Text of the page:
So Think Progress asked Sen. Marco Rubio (R-FL) what he thought of the Employment Non-Discrimination Act (or ENDA) last week -- wow, already I feel like I'm starting a joke. But it's no joke: Mr. Rubio did not directly answer whether he'd support ENDA, which he says he hasn't read, but says "I’m not for any special protections based on orientation." If he'd read the bill, of course, he'd know that ENDA does not mandate any "special" protections based on orientation -- unless he thinks "the right not be fired just because you're gay" or "the right to be protected from retaliation by your employer" are "special" protections. I said it before and I'll say it again: what's rights for us ain't "special" for them. Why, ENDA (H.R. 1755/S. 815) doesn't even establish any affirmative action programs and still exempts religious organizations! The right will have to make up objections to this bill -- and I'm sure they will. In the meantime, People for the American Way helps you tell your Congressfolk to pass ENDA.
Meanwhile, the League of Conservation Voters helps you tell the Tribune Company not to sell their newspapers to the Koch brothers. But anyone (even good government groups that have been fighting the Koch brothers' pro-pollution agenda for decades) would have an interest in making sure the Koch brothers don't have the Chicago Tribune and the Los Angeles Times and the Hartford Courant and five other newspapers. After all, one Koch brothers front group (Americans for Prosperity) gave us the Tea Party and another (Patients United) helped gut health care reform, and that's before we get to the Cato Institute (founded by Charles Koch), the Heritage Foundation (funded by the brothers), or the so-called Competitive Enterprise Institute (also funded by the brothers). With all these mouthpieces, why do they need eight more newspapers? I guess when you have too much, you're jealous of folks who have more -- or you're paranoid and you don't feel safe until you have more. That's what mammon-worship gets you.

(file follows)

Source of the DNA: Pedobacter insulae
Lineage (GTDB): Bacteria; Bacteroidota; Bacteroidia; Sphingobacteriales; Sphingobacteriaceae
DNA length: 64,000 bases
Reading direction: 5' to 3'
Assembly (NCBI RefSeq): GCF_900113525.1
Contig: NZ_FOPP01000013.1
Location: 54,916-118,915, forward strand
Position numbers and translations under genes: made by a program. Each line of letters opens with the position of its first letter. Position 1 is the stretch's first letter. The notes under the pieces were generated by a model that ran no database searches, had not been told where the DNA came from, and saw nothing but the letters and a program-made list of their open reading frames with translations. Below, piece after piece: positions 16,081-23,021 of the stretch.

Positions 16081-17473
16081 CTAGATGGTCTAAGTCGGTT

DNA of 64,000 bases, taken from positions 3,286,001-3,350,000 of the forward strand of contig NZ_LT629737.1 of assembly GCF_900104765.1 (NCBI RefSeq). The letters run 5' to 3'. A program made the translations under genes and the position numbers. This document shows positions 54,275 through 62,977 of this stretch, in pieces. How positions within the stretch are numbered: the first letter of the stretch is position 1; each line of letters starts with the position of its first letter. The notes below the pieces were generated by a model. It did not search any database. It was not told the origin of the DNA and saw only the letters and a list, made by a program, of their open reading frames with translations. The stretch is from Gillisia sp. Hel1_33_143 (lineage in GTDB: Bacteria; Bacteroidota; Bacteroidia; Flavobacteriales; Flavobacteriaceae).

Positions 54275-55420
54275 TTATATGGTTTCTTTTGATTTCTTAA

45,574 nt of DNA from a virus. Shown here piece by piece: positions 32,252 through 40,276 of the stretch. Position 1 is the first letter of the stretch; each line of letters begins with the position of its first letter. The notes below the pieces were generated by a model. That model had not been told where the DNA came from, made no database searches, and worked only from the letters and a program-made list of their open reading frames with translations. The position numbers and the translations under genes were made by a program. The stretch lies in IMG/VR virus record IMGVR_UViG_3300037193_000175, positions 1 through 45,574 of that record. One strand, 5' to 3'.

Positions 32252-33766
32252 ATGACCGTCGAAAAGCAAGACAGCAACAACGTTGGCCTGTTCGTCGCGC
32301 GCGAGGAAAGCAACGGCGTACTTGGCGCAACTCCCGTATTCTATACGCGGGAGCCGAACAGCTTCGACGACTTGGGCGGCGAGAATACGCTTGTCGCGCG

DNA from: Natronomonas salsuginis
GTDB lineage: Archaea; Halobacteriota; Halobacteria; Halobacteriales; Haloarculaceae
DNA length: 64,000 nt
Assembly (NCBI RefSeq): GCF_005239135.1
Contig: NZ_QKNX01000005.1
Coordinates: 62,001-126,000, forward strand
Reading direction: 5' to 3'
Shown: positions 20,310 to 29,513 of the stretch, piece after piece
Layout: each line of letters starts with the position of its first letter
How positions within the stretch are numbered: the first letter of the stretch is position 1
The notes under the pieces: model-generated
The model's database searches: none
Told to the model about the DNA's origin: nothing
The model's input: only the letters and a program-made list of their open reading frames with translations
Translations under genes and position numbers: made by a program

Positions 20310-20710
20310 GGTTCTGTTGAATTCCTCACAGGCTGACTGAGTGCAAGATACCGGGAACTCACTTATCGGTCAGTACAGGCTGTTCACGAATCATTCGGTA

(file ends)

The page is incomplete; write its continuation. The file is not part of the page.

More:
Finally, Roots Action helps you tell your Congressfolk to reject the Trans-Pacific "Partnership," a "free" trade agreement known to many folks as "NAFTA on steroids." You remember the "giant sucking sound" of jobs out of America that followed NAFTA, right? The Trans-Pacific "Partnership," which now includes the United States and ten other nations, will be all that and more, for what we know of the treaty (since no one actually negotiating it will let anyone read it!) is truly awful: the TPP would make affordable generic drugs a lot harder to come by, would subject all environmental, labor, and financial reform laws to extra-legal "investor tribunals," and would allow corporations to censor the internet even when it suspects someone's violating someone else's intellectual property rights. Any of that sound like a good idea to you? That must be why they don't want anyone to know about it! Thanks to the few leaks we've gotten, they're too late on that. But we still have to speak out.